ICOC Chair To Address International Meeting in San Francisco
Independent Citizens' Oversight Committee Chair Robert Klein on Thursday will deliver the keynote address for the International Society for Stem Cell Research's annual meeting in San Francisco, the San Francisco Examiner reports.
Despite excitement over the new California Institute for Regenerative Medicine and the growth of stem cell research developments in nations such as South Korea and the United Kingdom, ISSCR Executive Director Nancy Witty said that the meeting will focus on science instead of politics (Lagos, San Francisco Examiner, 6/22). However, the San Francisco Chronicle reports that "public financing of stem cell programs will ... be a hot topic."
Peter Andrews, a stem cell scientist from the United Kingdom who is attending the convention, said, "There's quite a lot of curiosity to know what will happen in California," adding, "It's a large amount of money and could drive a lot of science, hopefully good science" (San Francisco Chronicle, 6/23).
Stem cell researchers "are rowing hard against strong currents of financial, political and technical turmoil" as they head to the ISSCR meeting, the AP/San Jose Mercury News reports. In addition to opposition from President Bush and other social conservatives, "a growing number of liberal groups," including some women's rights groups and biotechnology opponents, are voicing opposition to stem cell research, according to the AP/Mercury News (Elias, AP/San Jose Mercury News, 6/23).
Klein faces an "ongoing revolt" among ICOC members that could help give CIRM a "better chance" to "gain some credibility on the cutting edge of science," Stuart Leavenworth, a Sacramento Bee associate editor, writes in a Bee opinion piece.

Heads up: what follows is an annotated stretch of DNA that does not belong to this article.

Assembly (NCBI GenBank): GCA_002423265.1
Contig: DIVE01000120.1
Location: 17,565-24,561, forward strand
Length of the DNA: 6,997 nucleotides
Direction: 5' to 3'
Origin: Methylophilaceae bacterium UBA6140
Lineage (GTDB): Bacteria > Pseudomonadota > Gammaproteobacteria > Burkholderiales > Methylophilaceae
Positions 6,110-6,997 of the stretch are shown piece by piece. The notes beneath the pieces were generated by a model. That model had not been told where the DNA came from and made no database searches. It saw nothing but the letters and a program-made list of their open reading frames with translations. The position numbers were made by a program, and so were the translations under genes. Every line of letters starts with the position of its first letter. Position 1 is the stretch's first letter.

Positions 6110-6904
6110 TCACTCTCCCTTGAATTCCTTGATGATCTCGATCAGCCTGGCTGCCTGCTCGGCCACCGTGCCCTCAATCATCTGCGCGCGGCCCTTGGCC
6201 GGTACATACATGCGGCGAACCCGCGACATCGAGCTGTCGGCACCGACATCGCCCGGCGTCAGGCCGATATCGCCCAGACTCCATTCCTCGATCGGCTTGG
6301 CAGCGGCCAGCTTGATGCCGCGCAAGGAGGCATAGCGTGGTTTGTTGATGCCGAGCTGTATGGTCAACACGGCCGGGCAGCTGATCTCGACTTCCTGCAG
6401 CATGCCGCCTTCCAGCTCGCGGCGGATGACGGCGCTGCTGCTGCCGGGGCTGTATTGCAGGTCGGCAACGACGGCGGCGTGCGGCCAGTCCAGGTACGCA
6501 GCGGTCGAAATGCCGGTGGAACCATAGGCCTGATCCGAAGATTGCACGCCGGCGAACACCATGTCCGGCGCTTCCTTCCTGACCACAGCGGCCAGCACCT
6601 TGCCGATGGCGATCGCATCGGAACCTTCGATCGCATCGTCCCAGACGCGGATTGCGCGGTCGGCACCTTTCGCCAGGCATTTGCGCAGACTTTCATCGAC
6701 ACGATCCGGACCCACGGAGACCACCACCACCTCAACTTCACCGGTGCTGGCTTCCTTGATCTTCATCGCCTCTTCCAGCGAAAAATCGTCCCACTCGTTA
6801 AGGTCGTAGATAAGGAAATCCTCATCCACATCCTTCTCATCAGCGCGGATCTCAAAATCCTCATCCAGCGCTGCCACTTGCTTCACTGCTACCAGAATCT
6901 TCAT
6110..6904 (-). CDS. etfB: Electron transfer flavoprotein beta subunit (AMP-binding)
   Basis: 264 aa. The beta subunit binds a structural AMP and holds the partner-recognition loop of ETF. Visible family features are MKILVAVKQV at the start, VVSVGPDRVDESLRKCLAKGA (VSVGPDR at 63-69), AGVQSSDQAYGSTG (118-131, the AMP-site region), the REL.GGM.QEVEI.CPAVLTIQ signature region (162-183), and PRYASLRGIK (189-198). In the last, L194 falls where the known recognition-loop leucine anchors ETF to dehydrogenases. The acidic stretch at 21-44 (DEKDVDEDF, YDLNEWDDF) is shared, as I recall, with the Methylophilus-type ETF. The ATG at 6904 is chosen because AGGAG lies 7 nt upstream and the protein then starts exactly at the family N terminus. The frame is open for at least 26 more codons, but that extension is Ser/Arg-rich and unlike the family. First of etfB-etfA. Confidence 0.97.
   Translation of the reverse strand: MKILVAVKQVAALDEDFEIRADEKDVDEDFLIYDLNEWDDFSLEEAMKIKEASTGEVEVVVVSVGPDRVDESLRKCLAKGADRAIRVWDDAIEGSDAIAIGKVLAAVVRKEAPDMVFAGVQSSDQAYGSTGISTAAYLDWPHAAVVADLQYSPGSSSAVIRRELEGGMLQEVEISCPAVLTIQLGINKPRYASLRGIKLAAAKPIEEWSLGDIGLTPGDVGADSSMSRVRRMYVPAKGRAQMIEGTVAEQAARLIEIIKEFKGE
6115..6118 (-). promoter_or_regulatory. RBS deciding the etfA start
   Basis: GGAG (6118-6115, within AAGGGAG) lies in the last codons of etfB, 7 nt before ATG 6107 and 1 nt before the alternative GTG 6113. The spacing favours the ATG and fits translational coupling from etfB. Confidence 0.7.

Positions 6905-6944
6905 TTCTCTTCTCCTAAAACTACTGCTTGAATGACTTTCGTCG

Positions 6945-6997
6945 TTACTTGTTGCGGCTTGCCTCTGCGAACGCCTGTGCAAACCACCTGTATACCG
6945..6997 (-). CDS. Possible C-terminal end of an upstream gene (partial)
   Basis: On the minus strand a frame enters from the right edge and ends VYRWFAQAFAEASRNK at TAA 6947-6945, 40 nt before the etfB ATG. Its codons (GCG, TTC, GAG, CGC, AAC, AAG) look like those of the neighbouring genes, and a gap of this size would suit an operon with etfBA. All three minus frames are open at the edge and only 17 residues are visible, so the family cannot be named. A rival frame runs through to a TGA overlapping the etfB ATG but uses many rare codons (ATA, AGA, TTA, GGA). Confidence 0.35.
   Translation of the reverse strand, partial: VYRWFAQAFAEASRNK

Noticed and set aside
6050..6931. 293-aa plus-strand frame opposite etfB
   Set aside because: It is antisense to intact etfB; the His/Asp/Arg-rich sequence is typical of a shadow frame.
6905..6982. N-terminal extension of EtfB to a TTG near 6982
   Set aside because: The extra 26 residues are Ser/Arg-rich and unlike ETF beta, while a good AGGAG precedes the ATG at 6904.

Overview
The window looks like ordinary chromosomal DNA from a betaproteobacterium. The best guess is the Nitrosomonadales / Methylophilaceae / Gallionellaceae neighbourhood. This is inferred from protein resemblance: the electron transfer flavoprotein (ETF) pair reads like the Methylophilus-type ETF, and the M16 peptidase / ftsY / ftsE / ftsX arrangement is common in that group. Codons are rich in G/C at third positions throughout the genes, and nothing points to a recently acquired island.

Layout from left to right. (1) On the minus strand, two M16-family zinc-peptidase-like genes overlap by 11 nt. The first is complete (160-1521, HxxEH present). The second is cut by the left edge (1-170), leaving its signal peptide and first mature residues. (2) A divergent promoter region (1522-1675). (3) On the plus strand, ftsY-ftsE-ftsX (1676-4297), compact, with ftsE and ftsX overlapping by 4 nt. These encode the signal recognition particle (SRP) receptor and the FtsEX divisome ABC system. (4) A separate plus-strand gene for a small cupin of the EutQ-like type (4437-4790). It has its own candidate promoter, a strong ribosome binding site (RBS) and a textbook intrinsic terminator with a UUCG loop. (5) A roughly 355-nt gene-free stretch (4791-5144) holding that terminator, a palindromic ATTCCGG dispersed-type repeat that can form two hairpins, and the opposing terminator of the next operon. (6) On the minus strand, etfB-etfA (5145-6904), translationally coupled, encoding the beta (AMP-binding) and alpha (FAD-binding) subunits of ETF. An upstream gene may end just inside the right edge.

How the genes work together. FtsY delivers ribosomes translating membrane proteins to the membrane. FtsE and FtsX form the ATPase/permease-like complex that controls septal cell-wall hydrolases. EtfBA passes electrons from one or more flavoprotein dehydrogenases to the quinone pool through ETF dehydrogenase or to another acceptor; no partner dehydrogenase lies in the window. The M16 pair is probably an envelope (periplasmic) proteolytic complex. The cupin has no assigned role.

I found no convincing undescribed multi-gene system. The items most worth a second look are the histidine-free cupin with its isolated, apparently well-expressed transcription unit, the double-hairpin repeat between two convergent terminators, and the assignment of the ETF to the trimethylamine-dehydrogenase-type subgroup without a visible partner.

Leavenworth writes that he was the only news reporter at a meeting of the ICOC legislative subcommittee on Monday, where "the subcommittee deadlocked 5-5 on a motion that would effectively demote Klein as the institute's political leader." ICOC Vice Chair Edward Penhoet "stepped in to give Klein a one-vote margin," a "somewhat surprising" development because "the institute, in its prior press release, didn't even list him" as a subcommittee member, Leavenworth writes.
Subcommittee members Jeff Sheehy, an AIDS activist; Claire Pomeroy, dean of the University of California-Davis School of Medicine; Francisco Prieto, a Sacramento physician; Janet Wright, a Chico physician; and Joan Samuelson, an advocate for people with Parkinson's, all voted against Klein, according to Leavenworth.
Klein's position with CIRM "rests in a very murky petri dish," Leavenworth writes, adding that ICOC "must decide whether Klein's assets as a ballot campaigner ... outweigh his shortcomings as a Type A personality." Leavenworth concludes, "It's the question that often confronts many a start-up company: At what point does the board find a real CEO and nudge the founding genius out the door?" (Leavenworth, Sacramento Bee, 6/23).